Home > IT Management, Management, Strategy > Does IT Matter (Part N)?: Tech Payoff for Companies Remains Elusive, Study Finds

Does IT Matter (Part N)?: Tech Payoff for Companies Remains Elusive, Study Finds

In today’s New York Times Bits Column, the article revisited this very question again: Tech Payoff for Companies Remains Elusive, Study Finds. It references THE SHIFT INDEX (from Deloitte’s Silicon Valley research unit).

The author writes:

But two numbers really jump out. The return on assets for United States companies has dropped by 75 percent over that span, while labor productivity has more than doubled.

Why haven’t companies benefited more from technology investment?

My reaction to this was “oh no, here we go again” — is IT relevant or not? My belief is that “productivity” (however that is measured) and “innovations” (in a broad sense from inventions, new products, business processes etc) are traceable to technological developments utilized in everyday personal and corporate “life”. On the face of it, try to imagine doing the things we do now without technology.

However I found one reply from reader Paul to be very intriguing. He finds the report conclusions believable and says it’s attributable to two causes:

The first is the Red Queen Effect where “it takes all the running you can do, to keep in the same place.” You’re not going to gain a competitive advantage when all your competitors are making the same changes.

The second cause is one I’ve observed repeatedly in corporate America; it’s the “customer effect”, by which I mean internal customers….The problem here is misapplication of the technological resource.

He goes on to suggest that technology, “if done right”, would eliminate whole departments and radically change corporations and not go by way of the dinosaur. Emotionally, I agree with this direction. IT should be both (1) steady and stable, but yet (2) innovative and ever-changing to permit structural changes. I believe though that in the past 35 years, technology (with help from venture capitalists, capital markets, strong business leadership and innovations) has done this very successfully.

Take a look at your daily “tools” you use the most and how you use it. Now imagine it goes all away….

  1. June 21, 2009 at 9:58 PM


    isn’t this an example of a concern Warren Buffett identified many years ago? That being that productivity gains from investments are rarely retained in the company, but rather are passed on to the customer.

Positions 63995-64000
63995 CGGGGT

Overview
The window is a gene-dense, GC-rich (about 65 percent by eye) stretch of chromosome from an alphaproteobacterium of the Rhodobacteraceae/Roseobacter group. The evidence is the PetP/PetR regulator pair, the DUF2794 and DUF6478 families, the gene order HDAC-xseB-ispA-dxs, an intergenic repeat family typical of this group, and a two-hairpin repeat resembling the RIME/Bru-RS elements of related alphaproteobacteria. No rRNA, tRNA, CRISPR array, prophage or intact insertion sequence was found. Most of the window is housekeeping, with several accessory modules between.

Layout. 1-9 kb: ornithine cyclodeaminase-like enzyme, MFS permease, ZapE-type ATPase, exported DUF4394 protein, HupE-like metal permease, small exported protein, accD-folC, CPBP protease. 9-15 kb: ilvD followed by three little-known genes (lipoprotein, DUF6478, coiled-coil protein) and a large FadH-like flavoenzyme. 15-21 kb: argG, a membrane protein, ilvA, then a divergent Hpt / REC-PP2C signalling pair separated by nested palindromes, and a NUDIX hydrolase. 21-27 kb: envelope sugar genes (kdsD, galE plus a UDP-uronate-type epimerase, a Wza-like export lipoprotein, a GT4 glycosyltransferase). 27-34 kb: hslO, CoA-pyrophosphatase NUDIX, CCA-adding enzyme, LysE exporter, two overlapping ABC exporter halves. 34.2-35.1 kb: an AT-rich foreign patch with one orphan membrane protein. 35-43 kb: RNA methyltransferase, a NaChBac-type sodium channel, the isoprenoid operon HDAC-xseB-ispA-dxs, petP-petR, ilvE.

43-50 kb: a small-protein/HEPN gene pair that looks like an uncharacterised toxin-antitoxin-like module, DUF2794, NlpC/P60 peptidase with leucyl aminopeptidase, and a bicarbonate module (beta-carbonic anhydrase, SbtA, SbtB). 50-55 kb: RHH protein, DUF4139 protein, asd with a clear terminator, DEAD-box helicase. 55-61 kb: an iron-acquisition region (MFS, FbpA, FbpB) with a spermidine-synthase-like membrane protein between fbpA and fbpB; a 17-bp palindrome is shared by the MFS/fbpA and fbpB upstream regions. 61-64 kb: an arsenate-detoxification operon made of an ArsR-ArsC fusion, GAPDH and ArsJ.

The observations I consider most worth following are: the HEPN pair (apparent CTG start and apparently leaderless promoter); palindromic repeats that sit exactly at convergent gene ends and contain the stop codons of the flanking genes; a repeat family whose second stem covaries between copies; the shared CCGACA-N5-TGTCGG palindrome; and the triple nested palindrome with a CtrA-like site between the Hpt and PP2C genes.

Part of this is due to the fact that if a company is in a competitive field and they do the analysis that they should invest in some innovation; their competition, who is probably also intelligent, forward thinking and aware, is making a similar investment. Essentially the investment becomes a cost of doing business rather than a differentiator.

    Technology, for many firms, is a cost of doing business. Very few firms innovate, the lemming effect in business, where everyone does what everyone else is doing, is very strong. I’m thinking ERP systems, CRM systems or anything resembling Knowledge Management or as it’s been rebranded – social media.

    The brilliant thinking goes something along the lines of “everyone else is Twittering, so we should…” There is very little thinking about what a business actually does, how IT capabilities can differientiate our company and what do those capabilities need to be able to do?

    It’s much easier to say “everyone else is using Twitter, we should be Twits too” than it is to think independently. Especially when there are companies like Deloitte who specialize in taking half baked ideas and convincing companies to spend vast sums of money on projects they haven’t thought through.

    Just like a barber will always tell you you need a haircut, Deloitte and their ilk will always tell you you need some new new thing and many companies will invest together, driving up the costs and passing the benefits that may occur to their customers. The costs are retained and the benefits become the cost of doing business.

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